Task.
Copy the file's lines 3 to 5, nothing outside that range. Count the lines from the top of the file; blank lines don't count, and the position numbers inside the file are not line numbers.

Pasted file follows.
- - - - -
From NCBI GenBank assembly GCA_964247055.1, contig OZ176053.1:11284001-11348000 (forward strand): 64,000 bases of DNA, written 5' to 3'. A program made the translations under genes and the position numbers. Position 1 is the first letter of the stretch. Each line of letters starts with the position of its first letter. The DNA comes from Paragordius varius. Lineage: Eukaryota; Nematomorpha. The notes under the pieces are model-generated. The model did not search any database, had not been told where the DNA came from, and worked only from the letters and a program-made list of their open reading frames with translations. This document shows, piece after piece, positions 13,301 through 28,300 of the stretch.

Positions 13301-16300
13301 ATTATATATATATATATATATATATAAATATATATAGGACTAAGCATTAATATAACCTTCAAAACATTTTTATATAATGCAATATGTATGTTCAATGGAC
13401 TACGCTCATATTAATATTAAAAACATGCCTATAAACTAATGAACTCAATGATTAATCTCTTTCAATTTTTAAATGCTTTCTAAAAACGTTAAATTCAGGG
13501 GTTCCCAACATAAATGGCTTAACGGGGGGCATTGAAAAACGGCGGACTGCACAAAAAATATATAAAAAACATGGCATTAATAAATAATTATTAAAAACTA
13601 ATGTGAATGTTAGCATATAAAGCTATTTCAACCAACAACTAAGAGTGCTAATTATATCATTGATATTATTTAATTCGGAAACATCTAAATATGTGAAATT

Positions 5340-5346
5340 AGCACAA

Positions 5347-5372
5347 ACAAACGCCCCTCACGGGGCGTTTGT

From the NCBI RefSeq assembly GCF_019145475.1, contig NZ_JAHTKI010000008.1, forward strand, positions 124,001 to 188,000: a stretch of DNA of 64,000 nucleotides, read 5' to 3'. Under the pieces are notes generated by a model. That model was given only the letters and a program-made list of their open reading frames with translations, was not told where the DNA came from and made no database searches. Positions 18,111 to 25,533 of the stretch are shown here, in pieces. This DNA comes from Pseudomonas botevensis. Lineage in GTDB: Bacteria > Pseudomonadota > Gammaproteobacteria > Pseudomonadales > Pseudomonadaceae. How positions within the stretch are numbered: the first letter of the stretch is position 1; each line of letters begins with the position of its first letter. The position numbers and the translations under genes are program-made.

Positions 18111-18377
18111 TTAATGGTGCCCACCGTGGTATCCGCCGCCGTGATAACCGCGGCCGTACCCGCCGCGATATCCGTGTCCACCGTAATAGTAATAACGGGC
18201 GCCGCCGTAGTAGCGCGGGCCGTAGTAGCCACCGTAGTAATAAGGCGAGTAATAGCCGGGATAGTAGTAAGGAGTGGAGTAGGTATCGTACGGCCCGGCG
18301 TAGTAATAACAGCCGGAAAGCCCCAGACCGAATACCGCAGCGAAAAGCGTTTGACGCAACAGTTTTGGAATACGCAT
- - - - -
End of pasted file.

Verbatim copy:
13301 ATTATATATATATATATATATATATAAATATATATAGGACTAAGCATTAATATAACCTTCAAAACATTTTTATATAATGCAATATGTATGTTCAATGGAC
13401 TACGCTCATATTAATATTAAAAACATGCCTATAAACTAATGAACTCAATGATTAATCTCTTTCAATTTTTAAATGCTTTCTAAAAACGTTAAATTCAGGG
13501 GTTCCCAACATAAATGGCTTAACGGGGGGCATTGAAAAACGGCGGACTGCACAAAAAATATATAAAAAACATGGCATTAATAAATAATTATTAAAAACTA